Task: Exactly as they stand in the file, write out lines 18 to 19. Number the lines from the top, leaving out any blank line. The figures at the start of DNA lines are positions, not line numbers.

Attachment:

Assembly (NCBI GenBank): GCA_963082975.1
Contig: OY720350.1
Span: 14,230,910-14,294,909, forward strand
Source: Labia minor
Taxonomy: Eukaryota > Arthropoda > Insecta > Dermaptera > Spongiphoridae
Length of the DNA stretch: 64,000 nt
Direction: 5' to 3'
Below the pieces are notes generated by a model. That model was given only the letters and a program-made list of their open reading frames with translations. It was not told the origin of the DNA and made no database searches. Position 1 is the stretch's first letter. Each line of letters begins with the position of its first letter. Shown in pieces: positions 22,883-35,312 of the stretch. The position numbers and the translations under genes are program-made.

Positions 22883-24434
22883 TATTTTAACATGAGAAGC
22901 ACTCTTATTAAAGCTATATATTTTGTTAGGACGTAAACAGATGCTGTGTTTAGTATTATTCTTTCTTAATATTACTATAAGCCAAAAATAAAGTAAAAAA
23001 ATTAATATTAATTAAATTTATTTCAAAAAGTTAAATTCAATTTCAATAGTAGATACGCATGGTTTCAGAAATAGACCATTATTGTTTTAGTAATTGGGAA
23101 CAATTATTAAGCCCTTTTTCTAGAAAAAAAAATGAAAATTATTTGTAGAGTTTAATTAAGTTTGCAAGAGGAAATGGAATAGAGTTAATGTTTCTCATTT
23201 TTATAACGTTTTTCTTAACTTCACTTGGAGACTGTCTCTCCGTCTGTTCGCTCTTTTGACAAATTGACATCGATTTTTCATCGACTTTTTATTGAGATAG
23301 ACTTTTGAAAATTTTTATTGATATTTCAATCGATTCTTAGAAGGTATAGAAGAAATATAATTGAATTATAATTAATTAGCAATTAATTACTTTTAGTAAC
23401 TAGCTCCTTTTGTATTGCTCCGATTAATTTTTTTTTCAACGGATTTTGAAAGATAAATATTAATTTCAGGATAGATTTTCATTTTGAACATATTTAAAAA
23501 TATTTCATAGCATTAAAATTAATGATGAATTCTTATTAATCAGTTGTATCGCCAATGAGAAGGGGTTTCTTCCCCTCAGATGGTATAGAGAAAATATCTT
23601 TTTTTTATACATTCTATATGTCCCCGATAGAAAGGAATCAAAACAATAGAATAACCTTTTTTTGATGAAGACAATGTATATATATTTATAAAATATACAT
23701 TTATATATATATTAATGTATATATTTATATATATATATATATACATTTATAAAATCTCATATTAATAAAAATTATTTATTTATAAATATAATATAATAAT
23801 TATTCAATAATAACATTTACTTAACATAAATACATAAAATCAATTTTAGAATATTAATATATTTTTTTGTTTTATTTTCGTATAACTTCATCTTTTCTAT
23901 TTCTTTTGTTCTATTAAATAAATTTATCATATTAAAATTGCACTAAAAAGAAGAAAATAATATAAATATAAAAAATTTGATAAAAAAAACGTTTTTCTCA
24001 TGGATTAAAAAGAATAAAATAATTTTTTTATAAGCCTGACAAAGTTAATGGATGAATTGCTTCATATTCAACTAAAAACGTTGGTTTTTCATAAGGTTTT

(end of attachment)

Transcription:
23601 TTTTTTATACATTCTATATGTCCCCGATAGAAAGGAATCAAAACAATAGAATAACCTTTTTTTGATGAAGACAATGTATATATATTTATAAAATATACAT
23701 TTATATATATATTAATGTATATATTTATATATATATATATATACATTTATAAAATCTCATATTAATAAAAATTATTTATTTATAAATATAATATAATAAT